Why social media is critical to the future of TV

Last week I had the pleasure of doing a keynote at the Televisa Conference in Mexico City. I talked about the shared future of TV and social media and wanted to pass on some thoughts from the event. I cannot stress enough how important the relationship between the two is, whether viewed through the lens of studios and network television, second- screen technology and e-commerce, or social media and viewer engagement. Here are four key reasons social media is so critical to the future of TV:

1. Product placement and social media increase the importance of television and advertising.

2. Viewers can now buy direct from television programming in real-time and share what they bought with friends.

3. By sharing purchases, viewers earn social currency and engagement with friends through discussions about the shows and what they bought.

4. TV programs are using social media to expand their audience, celebrities are using it to drive fans to their shows, and advertising and social shopping are connecting the two.

In fact, according to Accenture’s  U.S. Consumer Study, April 2012, information about a show, product or service was the #1 motivator for interacting with a social media while watching TV (43%). Other reasons included getting coupons and promotional codes (32 %); entering a contest/sweepstakes (31%); watching another video (26%); interacting about the show or product on social media (26%); connecting with others with similar interests (21%); sharing or recommending video/program to others (20%); and making a purchase (16%)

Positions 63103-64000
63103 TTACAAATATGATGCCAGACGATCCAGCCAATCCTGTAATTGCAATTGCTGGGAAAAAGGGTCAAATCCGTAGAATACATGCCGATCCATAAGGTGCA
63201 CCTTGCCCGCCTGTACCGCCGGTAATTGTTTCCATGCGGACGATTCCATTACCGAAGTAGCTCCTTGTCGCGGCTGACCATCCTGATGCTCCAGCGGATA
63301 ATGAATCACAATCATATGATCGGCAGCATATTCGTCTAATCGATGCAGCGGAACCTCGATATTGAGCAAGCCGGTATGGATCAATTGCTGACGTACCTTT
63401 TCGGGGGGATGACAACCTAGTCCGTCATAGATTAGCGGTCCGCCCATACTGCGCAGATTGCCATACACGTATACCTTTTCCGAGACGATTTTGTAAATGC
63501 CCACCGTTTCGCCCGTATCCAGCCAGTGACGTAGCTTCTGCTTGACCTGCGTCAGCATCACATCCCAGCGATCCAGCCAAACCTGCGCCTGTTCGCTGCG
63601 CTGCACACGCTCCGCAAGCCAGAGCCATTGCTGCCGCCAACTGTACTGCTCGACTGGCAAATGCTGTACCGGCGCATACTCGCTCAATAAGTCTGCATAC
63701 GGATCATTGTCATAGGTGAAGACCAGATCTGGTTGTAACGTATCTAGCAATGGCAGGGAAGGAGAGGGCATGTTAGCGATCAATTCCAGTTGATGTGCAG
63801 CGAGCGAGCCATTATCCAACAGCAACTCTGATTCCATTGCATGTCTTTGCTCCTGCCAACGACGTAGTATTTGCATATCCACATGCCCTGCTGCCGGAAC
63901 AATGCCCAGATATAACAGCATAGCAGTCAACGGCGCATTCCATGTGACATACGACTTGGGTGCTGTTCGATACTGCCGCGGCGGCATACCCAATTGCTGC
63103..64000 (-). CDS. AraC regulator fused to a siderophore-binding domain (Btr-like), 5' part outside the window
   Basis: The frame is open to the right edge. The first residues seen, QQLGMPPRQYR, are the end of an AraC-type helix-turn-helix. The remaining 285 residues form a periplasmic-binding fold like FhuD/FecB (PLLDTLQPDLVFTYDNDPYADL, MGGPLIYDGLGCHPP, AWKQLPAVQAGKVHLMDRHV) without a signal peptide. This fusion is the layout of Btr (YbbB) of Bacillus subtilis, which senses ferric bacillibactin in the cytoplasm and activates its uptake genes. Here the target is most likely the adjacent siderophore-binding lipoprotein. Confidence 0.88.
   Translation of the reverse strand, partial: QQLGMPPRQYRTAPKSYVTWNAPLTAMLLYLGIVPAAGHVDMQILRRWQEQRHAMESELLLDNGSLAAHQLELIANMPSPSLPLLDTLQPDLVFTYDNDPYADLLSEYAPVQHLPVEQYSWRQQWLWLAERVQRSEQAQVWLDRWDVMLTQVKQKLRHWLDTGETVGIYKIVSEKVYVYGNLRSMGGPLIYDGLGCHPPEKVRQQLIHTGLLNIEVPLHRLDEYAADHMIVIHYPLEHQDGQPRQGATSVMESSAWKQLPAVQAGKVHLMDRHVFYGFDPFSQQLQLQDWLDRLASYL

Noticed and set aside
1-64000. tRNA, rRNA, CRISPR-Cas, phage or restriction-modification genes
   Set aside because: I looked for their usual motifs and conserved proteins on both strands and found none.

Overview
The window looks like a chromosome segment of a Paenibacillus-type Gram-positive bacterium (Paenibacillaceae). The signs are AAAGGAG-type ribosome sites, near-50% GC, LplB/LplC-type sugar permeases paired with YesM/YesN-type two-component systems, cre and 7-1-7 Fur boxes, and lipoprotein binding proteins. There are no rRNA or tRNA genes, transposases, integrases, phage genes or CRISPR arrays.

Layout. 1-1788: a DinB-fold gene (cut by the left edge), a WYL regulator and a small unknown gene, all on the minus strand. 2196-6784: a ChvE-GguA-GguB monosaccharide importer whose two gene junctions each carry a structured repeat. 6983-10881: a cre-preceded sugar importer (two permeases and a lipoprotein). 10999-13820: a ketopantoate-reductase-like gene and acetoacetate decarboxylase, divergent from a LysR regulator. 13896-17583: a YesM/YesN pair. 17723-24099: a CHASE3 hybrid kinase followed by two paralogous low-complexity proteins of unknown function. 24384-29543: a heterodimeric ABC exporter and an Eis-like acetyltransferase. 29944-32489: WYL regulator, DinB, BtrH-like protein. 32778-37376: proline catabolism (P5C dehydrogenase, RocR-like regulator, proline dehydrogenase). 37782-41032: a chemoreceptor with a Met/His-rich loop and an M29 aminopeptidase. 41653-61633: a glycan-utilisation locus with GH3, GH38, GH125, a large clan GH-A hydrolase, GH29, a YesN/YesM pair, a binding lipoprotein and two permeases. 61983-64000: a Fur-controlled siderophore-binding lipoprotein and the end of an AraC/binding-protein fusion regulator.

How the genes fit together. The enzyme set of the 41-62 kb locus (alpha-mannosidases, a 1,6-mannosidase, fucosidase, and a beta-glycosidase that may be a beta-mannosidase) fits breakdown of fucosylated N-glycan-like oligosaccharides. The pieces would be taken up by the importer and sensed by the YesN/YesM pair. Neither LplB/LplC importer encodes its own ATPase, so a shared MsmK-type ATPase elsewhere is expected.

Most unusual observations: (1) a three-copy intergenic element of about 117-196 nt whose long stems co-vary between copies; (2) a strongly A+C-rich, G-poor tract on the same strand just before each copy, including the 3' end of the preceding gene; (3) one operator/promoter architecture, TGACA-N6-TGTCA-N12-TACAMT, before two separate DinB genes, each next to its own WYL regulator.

Currently TV can become social in 3 three ways:

1. Second screens: The number of television and Social TV viewers using second screens (laptops, smartphones & tablets) to interact with television is at an all time high.

2. Smart TV’s: Smart TV sets (Social TV sets), outfitted with easily accessed social networks and social applications, are rising.

3. STB’s: Newer Pay-TV Platform Operators’ newer STB’s (Set Top Boxes) outfitted with social networks and social applications that essentially turn them into Social TV STB’s.

So as, Kevin Reilly, President of Entertainment at Fox Broadcasting, succinctly put it earlier this year:

“The future isn’t either traditional or digital: it’s a feedback loop between the two. Television fans want to get involved and be counted. It’s how creative we are in engaging those fans – and keeping them connected even as they may move away from the traditional network – that will determine how potent and profitable we will be in the future.”

As a result each player in the Social TV ecosystem must assume a new role:




This shift has already begun as leading networks and innovative start-ups are racing to secure the advertising spend and eyeballs of the interactive and multi-screen Social TV space. So as you plan your content calendar for 2103, ask yourself what the marketplace will look like and how can you tell that story across multiple screens to get the greatest impact.

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